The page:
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Safe and easy disk partition tutorial for Windows: Manage your hard drive partitions using the best free partition manager | How to use AOMEI partition assistant? | Why should we have multiple partitions?

What is disk partitioning?

You know how some people have only a C drive while others may be having D, E, F, etc. drives, well these "drives" are known as partitions. Physically speaking both the cases above would only have one single hard disk drive. If the HDD's storage size is 1 terabyte(1024GBs) then in the first case, the C drive will have that same size( 1 TB), and in the second case the total size of all the partitions (D, E, F etc.) will add up to 1 TB. So as you might have guessed already, partitioning is when we take the total storage of the drive and subdivide it into smaller drives, called partitions. Now each of these new partitions would work independently and any changes made to one partition would not affect the others.

So why should we use more than one partition?

There are a number of reasons why having multiple partitions is advantageous to the user:

  • You can use multiple operating systems by installing each OS on a separate partition (which we'll discuss in the later posts).
  • Usually when an operating system fails, the common approach is to format the C drive and reinstall the OS. Now in cases where the computer has only one partition (the C drive), preventing data loss is too tough for the average user. But if there are multiple partitions (at least 2 ) then one can be used for keeping the OS and system files, while the others are used to keep personal data. Then if the partition with the OS is formatted, it won't affect any of the personal data on the other drives.
  • And finally, having multiple smaller partitions (4x256GBs) instead of 1 huge partition(1x1TB)  will lead to better performance(although too many partitions is also not recommended, around 4 is ideal) and also, better data organisation.

Will Partitioning my HDD delete all my data?

No, unless you choose to delete or format a partition/drive, you should not lose any data. This is because we will use the free space available in the drive to create the new partition. If your drive doesn't have any free space then partitioning without loss of data is impossible, so if your HDD is full then you should first transfer most of your data to an external storage, partition the free space in the HDD then transfer the data back to your newly created partitions.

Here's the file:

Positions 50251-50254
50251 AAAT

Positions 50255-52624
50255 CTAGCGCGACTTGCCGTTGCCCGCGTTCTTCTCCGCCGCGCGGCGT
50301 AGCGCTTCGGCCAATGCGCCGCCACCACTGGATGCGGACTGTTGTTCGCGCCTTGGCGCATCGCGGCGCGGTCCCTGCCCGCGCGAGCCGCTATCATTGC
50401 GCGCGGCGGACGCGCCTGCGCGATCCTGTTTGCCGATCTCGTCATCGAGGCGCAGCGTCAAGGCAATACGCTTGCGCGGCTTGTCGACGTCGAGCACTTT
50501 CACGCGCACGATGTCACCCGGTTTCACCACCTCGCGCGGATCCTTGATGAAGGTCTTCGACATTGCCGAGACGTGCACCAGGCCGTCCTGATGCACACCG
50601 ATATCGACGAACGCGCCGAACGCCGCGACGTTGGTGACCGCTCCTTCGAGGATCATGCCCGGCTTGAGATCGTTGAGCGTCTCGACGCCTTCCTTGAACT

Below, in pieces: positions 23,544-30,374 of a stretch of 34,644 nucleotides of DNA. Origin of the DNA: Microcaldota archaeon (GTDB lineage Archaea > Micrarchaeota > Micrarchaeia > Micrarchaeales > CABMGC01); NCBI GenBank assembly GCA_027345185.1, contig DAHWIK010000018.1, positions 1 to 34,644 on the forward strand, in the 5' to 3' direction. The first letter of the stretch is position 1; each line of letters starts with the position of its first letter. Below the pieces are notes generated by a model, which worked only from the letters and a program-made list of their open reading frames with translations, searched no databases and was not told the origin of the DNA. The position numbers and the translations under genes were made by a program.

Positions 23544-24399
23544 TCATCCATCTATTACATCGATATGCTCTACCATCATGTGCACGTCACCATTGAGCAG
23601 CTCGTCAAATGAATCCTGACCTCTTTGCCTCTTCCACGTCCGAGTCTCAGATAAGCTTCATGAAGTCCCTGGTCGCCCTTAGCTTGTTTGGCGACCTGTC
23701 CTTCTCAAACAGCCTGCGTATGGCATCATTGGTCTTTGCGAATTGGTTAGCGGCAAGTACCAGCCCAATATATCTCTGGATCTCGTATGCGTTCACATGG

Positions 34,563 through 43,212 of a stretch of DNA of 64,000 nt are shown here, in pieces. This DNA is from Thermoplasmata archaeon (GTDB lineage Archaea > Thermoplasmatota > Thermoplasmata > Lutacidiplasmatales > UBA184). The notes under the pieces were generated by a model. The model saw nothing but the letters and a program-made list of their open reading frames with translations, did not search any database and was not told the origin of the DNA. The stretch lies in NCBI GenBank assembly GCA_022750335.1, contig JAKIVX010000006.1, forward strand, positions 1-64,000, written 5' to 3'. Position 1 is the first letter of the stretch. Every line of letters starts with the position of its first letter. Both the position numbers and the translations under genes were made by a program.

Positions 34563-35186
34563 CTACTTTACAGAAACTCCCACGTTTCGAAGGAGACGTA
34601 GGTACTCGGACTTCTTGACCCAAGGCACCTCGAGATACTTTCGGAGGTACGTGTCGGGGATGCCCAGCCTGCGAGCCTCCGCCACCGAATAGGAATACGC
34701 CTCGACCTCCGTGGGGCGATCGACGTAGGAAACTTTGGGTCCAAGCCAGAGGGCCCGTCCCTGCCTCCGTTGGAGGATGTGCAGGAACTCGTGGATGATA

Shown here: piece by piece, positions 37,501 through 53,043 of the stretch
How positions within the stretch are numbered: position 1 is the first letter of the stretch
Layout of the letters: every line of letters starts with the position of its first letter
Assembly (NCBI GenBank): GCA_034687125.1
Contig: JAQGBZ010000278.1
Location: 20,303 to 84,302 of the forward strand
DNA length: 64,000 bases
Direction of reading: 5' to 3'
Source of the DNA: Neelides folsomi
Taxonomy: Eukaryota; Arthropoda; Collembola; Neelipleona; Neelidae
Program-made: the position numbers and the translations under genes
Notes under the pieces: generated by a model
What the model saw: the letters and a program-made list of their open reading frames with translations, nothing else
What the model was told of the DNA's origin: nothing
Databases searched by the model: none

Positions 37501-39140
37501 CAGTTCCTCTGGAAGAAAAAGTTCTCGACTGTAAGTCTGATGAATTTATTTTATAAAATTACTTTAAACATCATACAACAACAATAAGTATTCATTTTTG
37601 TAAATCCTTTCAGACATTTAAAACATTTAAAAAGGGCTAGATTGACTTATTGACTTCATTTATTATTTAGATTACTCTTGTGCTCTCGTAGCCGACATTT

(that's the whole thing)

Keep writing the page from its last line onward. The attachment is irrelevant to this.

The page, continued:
Also, note that if your PC turns off or hangs or dies at any point of the process of creating the partitions then you're definitely gonna lose data present on the partitions in use.

BUT there's no way to be absolutely sure that nothing will go wrong so, unless you like taking risks, I highly recommend you to backup your important data on an external storage media.

Alrighty then! So how do I partition my HDD?

There are two ways you can partition your HDD, Either use the built in partition manager or download and use a 3rd party partition manager software. Now most linux distros come with "Gparted partition manager" which is perfectly fine and recommended for partitioning drives. But when it comes to Windows, it is better to use a 3rd party partition manager software, rather than use the inbuilt partition manager which sucks as there's no progress bar and it's quite unstable for partitioning bigger drives(although it's fine for smaller task).
In case you wanna check it out, the inbuilt windows partition manager can be started by opening the run dialog by pressing win+R and then typing in "diskmgmt.msc".
Anyways in this tutorial we will be using a freeware known as Aomei partition assistant (not owned by me), follow the steps below to see how to download and use it:

Step 1: Download AOMEI partition assistant

Download the latest version of Aomei partition assistant from their website(their download button redirects to download.cnet) by clicking to the following link:

http://www.disk-partition.com/download.html


make sure the file you downloaded is an executable file named "PAssist_Std", install it normally using the setup wizard.

Step 2:  Performing various operations on your HDD partitions

Once you've installed the Software, right click on the shortcut ( or "PartAssist.exe" in the installation folder ) and run it as administrator. The interface will show your current partitions (C, D, E, etc), right click on the desired partition to perform any of the following operations on it: